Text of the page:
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Freedom Under Law admitted as a party in Hlophe litigation

Full bench of high court finds that NGO has historical connection to case

Western Cape judge president John Hlophe's bid to prevent Freedom Under Law joining litigation on his impeachment has failed. File photo.
Western Cape judge president John Hlophe's bid to prevent Freedom Under Law joining litigation on his impeachment has failed. File photo.
Image: Trevor Samson

Freedom Under Law’s (FUL) investment in litigation on the possible impeachment of Western Cape judge president John Hlophe is “palpable”, the Johannesburg high court said on Monday when it ordered that the organisation may join Hlophe’s court case to prevent his impeachment.

Hlophe has approached the high court to set aside a meeting of the Judicial Service Commission (JSC) that found him guilty of gross misconduct. The finding related to a 2008 complaint by all the then justices of the Constitutional Court that he sought to influence the outcome of judgments then pending before the apex court relating to corruption charges against former president Jacob Zuma.

He also wants the court to set aside the finding of the Judicial Conduct Tribunal, upon which the JSC based its decision.

When FUL sought to join the litigation – to support the JSC – Hlophe opposed it, saying FUL had not made out a case that it had a direct and substantial interest in the matter or that it was acting in the public interest as required to join as a party to the litigation.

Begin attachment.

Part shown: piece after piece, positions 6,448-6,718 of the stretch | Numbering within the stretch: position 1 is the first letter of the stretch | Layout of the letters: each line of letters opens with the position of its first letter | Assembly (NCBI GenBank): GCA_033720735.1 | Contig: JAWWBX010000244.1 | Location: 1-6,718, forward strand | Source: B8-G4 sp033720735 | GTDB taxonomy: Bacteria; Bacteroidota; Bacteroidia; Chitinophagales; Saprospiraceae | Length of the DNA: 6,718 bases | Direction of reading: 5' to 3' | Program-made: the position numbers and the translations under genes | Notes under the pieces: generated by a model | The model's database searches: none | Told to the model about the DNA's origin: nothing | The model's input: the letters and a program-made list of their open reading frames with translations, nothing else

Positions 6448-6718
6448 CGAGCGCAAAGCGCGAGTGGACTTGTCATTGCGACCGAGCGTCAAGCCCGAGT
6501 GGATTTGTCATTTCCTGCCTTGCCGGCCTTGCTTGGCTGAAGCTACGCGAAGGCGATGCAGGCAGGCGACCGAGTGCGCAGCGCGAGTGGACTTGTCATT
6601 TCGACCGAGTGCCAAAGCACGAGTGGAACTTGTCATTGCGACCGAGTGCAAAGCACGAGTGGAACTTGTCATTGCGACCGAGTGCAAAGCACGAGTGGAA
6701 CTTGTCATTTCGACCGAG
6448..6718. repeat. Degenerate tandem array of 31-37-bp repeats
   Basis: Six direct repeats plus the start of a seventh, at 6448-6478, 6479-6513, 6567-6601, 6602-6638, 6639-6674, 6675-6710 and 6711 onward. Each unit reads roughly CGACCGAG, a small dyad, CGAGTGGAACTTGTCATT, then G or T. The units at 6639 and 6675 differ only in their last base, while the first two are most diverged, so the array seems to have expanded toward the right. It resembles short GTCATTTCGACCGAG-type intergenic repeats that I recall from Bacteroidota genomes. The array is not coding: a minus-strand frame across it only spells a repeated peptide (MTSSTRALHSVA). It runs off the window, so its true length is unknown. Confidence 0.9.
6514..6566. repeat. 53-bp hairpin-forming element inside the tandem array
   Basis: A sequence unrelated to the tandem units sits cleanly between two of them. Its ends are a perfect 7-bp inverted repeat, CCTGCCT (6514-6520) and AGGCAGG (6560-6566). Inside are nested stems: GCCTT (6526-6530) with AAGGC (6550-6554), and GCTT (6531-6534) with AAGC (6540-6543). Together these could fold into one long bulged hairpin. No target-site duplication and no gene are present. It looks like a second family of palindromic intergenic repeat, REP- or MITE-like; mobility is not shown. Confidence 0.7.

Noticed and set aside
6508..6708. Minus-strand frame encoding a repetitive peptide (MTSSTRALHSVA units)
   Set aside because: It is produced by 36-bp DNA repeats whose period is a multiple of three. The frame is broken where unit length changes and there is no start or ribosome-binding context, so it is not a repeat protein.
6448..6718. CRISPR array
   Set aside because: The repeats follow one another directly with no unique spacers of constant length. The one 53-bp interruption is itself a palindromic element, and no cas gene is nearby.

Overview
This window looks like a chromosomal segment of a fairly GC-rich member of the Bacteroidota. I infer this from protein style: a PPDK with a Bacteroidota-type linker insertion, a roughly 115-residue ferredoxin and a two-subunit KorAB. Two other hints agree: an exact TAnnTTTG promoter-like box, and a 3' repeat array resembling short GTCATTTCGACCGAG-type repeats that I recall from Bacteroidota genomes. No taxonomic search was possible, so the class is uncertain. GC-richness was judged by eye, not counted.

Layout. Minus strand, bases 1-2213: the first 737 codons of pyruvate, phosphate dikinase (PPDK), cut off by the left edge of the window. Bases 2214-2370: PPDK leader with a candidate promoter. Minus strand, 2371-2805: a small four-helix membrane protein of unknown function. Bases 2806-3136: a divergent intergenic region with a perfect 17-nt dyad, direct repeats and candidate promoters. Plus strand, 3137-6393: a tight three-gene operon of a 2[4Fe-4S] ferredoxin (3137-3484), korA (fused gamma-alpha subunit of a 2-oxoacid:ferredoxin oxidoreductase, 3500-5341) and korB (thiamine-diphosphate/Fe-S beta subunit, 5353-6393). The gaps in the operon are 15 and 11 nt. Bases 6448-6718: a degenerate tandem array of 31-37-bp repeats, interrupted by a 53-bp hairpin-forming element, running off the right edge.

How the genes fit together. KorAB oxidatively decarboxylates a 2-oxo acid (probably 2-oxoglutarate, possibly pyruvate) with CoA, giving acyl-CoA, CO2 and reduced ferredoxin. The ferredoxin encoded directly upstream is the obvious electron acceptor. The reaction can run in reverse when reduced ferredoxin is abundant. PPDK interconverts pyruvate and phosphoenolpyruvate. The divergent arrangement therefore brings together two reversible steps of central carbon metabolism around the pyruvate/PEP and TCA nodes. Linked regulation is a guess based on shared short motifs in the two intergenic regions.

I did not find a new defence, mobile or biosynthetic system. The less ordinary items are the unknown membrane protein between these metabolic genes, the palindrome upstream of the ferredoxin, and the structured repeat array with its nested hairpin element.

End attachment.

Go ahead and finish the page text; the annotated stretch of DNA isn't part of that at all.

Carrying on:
But a full bench of the Johannesburg high court on Monday found that FUL’s reputation as a champion of the rule of law and constitutional democracy had been repeatedly recognised by the courts.

FUL had also been actively involved in the Hlophe saga, said deputy judge president Roland Sutherland. In particular, it was FUL that litigated to overturn a 2009 decision by the JSC that cleared Hlophe in the complaint. FUL’s litigation forced it to begin a disciplinary hearing anew and brought the JSC to its Judicial Conduct Tribunal and ultimately the finding of gross misconduct.

“Part of FUL’s case for intervention is its historical connection to the evolving case since 2009,” said Sutherland.

Hlophe also argued that FUL had a partisan stance and was hostile towards him, in particular referring to public statements by FUL chairperson, retired Constitutional Court justice Johann Kriegler, who he said had a vendetta against him.

But Sutherland said although the alleged hostility might be relevant when the review is argued, when it came to establishing whether a party had a legal interest to intervene “such hostility in no way diminishes the case put up by FUL.

“Paradoxically, the reality of a long-standing adversarial involvement in this controversy about the alleged misconduct of Hlophe JP enhances FUL’s case for intervention.

“FUL has, it is common cause, devoted no little energy over a decade to drive the relevant organs of state to investigate and discipline Hlophe JP,” said Sutherland.


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